On the Backs of Tortoises: Darwin, the Galapagos, and the Fate of an Evolutionary Eden

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Product Details
Yale University Press
Publish Date
6.3 X 1.3 X 9.4 inches | 1.45 pounds

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About the Author
Elizabeth Hennessy is a geographer and assistant professor of history and environmental studies at the University of Wisconsin-Madison, where she is on the steering committee of the Center for Culture, History, and Environment.
"Fresh, insightful . . . Hennessy's melding of human and natural history makes for thought-provoking reading."--Nancy Bent, Booklist, starred review
"'Gripping . . . well-researched and thought-provoking.' She concludes that, 'whether you're well-versed in the intricacies of conservation or have only just begun to long for a look at the tortoises yourself. On the Backs of Tortoises is a natural history that asks important questions, and challenges us to think about how best to answer them.'"--Genevieve Valentine, NPR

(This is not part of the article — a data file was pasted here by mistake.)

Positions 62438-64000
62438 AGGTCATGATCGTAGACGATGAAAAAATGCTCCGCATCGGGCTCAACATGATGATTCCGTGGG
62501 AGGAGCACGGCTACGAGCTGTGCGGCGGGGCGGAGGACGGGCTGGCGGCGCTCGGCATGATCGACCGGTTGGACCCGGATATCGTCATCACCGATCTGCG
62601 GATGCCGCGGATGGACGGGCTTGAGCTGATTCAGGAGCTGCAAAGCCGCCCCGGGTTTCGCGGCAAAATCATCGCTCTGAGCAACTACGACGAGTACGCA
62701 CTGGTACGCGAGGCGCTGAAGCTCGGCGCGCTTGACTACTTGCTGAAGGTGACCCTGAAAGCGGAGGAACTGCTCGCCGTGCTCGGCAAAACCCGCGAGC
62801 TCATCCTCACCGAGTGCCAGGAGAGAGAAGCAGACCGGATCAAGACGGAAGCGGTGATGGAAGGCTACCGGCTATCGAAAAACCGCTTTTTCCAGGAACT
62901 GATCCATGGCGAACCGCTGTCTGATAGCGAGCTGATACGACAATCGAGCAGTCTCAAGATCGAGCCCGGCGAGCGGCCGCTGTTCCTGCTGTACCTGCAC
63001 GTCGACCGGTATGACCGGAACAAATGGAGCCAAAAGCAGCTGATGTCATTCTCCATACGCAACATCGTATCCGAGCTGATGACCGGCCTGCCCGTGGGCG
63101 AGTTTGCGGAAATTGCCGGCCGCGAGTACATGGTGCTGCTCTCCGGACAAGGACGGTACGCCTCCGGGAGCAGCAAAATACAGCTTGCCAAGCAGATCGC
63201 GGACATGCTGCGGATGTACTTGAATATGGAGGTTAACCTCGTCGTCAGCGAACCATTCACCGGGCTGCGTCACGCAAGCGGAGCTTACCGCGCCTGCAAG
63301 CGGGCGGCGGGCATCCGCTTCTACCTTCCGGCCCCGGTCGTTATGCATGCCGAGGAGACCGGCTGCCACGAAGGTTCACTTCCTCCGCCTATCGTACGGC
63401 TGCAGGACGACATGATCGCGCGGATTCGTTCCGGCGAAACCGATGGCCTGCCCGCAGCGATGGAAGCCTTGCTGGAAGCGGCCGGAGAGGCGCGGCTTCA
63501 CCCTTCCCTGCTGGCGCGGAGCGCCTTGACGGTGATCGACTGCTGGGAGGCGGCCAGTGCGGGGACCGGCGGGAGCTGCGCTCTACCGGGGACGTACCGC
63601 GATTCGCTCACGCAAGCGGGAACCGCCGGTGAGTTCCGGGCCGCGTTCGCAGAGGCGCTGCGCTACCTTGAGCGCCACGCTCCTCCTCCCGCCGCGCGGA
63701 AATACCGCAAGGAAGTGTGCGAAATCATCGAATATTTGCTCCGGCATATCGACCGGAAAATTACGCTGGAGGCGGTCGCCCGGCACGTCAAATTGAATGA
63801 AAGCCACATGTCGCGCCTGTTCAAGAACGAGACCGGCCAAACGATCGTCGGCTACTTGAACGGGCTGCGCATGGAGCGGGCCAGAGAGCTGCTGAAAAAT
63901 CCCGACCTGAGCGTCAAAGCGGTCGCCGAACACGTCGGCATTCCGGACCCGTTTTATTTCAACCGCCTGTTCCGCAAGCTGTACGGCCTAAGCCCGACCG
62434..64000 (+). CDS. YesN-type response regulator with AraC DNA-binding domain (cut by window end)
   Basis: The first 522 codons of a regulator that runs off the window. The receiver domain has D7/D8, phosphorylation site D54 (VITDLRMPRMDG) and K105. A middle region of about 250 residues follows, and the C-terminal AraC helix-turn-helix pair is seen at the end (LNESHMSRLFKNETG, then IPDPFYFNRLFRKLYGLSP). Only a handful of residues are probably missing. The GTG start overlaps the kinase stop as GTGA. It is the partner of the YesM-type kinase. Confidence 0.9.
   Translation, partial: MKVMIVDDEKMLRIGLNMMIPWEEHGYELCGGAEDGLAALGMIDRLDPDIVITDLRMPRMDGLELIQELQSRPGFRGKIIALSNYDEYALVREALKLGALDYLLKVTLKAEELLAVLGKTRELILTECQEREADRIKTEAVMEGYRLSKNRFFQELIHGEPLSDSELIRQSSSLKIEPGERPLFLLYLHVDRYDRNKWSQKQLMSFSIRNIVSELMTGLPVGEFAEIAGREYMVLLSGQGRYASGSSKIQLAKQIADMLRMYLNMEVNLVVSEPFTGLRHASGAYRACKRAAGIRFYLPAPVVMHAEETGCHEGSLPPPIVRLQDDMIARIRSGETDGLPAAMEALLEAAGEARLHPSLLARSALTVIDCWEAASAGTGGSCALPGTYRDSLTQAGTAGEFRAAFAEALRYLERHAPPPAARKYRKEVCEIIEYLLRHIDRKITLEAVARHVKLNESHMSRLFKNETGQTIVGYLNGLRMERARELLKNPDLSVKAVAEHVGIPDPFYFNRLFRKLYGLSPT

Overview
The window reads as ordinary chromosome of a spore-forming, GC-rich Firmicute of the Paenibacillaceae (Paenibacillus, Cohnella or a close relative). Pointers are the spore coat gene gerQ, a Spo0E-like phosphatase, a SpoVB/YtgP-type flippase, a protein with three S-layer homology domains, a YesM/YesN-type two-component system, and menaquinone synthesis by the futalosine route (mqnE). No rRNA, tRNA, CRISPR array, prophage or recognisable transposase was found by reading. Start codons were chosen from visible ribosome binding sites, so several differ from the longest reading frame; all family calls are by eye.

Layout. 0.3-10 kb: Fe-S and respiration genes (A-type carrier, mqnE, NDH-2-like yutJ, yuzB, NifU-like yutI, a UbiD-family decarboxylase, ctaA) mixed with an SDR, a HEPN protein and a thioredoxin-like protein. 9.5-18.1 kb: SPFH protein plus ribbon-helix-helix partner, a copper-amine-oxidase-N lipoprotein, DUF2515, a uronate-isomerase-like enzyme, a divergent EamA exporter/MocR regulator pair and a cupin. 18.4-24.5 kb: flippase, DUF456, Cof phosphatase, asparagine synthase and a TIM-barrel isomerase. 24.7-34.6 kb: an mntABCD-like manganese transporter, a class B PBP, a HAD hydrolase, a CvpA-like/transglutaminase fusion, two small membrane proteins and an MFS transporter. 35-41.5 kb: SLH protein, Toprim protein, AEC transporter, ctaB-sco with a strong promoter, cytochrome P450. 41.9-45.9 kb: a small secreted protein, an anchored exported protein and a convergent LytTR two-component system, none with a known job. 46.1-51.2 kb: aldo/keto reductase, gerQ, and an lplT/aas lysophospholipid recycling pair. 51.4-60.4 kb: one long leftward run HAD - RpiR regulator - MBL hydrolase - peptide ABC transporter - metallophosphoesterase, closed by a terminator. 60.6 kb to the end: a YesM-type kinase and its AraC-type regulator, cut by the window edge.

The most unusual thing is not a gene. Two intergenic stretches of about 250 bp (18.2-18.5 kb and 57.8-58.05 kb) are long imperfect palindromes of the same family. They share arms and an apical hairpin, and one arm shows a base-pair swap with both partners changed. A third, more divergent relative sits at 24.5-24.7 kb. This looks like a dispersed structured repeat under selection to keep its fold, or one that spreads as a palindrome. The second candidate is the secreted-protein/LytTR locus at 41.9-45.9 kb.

Finalist for the 2020 E.O. Wilson Literary Science Writing Award, sponsored by PEN America Literary Awards
"Wonderfully interesting, informative, and engaging, as well as scholarly."--Janet Browne, author of Charles Darwin: Voyaging and Charles Darwin: The Power of Place
"Timely, fresh, and compelling. . .a must-read for anyone interested in the environmental history of the Galapagos and tortoise conservation."--Jamie Lorimer, University of Oxford, author of Wildlife in the Anthropocene: Conservation after Nature
"Hennessy's book isn't just about the controversial efforts to preserve the world's most famous tortoises--it also provides an expansive tour de force of Darwinian ideas, the Galapagos, human entanglements in evolution, and the risks of icon-making."--Daniel Lewis, author of Belonging on an Island: Birds, Extinction, and Evolution in Hawai'i
"Hennessy's enthralling history of the iconic Galápagos Islands focuses on the tortoises after which they are named to deftly unpack the contradictions of global conservation in the name of science."--Claudia Leal, author of Landscapes of Freedom: Building a Postemancipation Society in the Rainforests of Western Colombia
"Hennessy finds that even though this archipelago is 97% a national park, humans can no longer consider themselves distinct from nature, but rather are an inseparable part of it with consequences for the identity of each."--Deborah Cramer, author of The Narrow Edge: A Tiny Bird, an Ancient Crab, and an Epic Journey